Create Your Own Luck

There was a time when I was surprised by my midterm test. It was not because of the difficult questions but the closing statement my lecturer wrote. At the back of the test paper, instead of “Good Luck” he wrote: “Create your own luck”. Magically, those four words have resonated in my head until now. Why?

Well, before I explain the reason, let me tell you a very brief story.

I was born into a privileged family. True. My grandparents from my father’s side had a fortune. But it only lasted until my grandfather passed away. I was four at the time he left us forever. On the will, he spared his treasures to his children including my father. It got us a proper house with good things inside. But unfortunately, it had an expiration date. My father divorced my mother with no alimony.  At the age of 5 going to 6, my mom who had no college education needed to get back to work after having quit since my existence. 

She worked super hard to provide her two children with good education and of course, staples. No wonder, my entire childhood was cherished with financial adversities. My mother had to work office hours and spend the rest of the evening baking for some extra money. But blessed that we were, she could turn the tables. Fast forward to years later, she climbed up her success. Her resilience brought her manager position and college education. As a bonus, she even could travel across countries she only could wish for —though she only gained those privileges in her 40s. She, who was born into an underprivileged family and lived in a terrible marriage tragedy, could survive the struggle, create her own luck to raise her two children and lead us to have higher education. My mother knew she could not wait for luck to save her family. The only luck she had was herself. 

Our financial adversities when I was a kid also affected my journey to create my own luck. Studying in a private school did not let us breathe smoothly. Besides the tuition, my mom could not afford extra educational expenses for additional courses out of school, just like [almost] every smart kid in my class. She also could not afford the time to help me study. I had been a lone wolf to autonomously fill my knowledge with less access and supervision. But then (maybe unconsciously influenced by my mom’s resilience), I created my own luck to further my education. 

My first create-my-own-luck moment was when I wanted to enroll in a public university. Like it’s hard? Hell, yes, for those who attend vocational high school. Now, for those who don’t know, a vocational school graduate is directed to get a job. It means the curriculum shows a huge difference from regular high school. Even math and social science.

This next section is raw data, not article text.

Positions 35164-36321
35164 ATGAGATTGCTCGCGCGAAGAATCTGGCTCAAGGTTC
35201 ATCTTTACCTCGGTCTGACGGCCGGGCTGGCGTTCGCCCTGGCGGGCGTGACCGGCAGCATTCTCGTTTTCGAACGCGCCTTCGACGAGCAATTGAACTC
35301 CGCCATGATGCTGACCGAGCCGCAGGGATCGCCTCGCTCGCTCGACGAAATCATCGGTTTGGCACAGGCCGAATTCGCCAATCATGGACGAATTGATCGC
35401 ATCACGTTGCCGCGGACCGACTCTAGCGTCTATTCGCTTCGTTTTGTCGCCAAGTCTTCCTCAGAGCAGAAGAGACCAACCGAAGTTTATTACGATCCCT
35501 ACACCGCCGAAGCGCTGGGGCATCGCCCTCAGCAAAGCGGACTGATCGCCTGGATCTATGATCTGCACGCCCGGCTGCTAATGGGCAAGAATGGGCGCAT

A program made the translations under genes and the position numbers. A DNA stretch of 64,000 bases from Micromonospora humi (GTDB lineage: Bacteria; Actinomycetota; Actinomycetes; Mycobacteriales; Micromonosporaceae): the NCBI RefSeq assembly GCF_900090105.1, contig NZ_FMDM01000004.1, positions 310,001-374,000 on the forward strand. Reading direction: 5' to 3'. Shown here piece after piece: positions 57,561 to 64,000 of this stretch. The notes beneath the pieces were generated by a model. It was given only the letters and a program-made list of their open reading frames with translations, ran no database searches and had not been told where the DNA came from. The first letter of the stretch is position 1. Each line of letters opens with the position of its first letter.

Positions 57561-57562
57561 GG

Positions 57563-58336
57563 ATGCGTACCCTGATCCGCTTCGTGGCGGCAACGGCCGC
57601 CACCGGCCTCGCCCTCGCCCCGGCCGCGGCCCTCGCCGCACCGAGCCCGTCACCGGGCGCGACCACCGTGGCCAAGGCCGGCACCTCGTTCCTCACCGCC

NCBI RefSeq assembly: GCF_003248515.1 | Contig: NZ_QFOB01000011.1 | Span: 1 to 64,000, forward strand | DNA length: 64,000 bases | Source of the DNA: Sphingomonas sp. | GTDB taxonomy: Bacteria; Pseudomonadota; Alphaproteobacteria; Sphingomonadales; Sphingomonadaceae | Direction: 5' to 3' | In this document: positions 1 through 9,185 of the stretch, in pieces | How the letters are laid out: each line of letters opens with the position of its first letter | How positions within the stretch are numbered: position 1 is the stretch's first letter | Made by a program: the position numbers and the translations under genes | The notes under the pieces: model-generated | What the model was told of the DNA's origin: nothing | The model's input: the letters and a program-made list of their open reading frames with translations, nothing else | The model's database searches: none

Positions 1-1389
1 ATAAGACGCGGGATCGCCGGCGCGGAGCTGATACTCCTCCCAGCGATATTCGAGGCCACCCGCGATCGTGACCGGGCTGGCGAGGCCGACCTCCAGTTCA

We don’t study the same math subjects as well as social science. We focused on the subjects we major in. My case was accounting. So when I crazily enrolled in a public university, I borrowed three-year regular high school books within 4 months. When my high school friends freed themselves from the studying obligation I must lock myself in, rejecting fun invitations and studying. extra, extra hard. I absolutely knew I was no “Mathilda” so I couldn’t undermine these packs of tests. Thus I had to create my own luck. 

Back to the powerful “create your own luck”, I was internally moved reading those words. It appeared to be a reminder of how far I would go creating my own luck all those times because I don’t have parents who can pay my Harvard tuition every time I wish for. All I need to do is study. Hard.  Most of the time I have to work between my lecture schedule just to earn pocket money in case I need a little refreshment from the overpopulated Jakarta. Sometimes, I have to pay the installment on my laptop or cellphone, just to keep up with urban civilization. So, I don’t have the luck to survive this ecstatic world. 

And it is not just me. I know many people around me who always rely on their own luck by creating them, not waiting for their parents or their parents’ network to help them step up the ladder. 

There is also a friend who did not favor a college education but before 30 she has been in the management level. She even lived by herself in a different town from her family, with no financial support. She created her own luck to attempt at providing herself with the fortune she earned. 

I know that maybe there are people out there who sometimes feel they are out of luck. This world has nothing good to store them. Probably what they need is not luck from a Ginnie on the lamp or so-called privileges. Probably what they need is to create their own luck and stop waiting for life to be fair. It is very liberating to be able to choose, to create our own path. And because it is our own path, it does not mean being the same as those privileged brats, enrolling in some international institutions to have a house and car before 30 or getting married again before 30. Define your kind of luck and privileges. 

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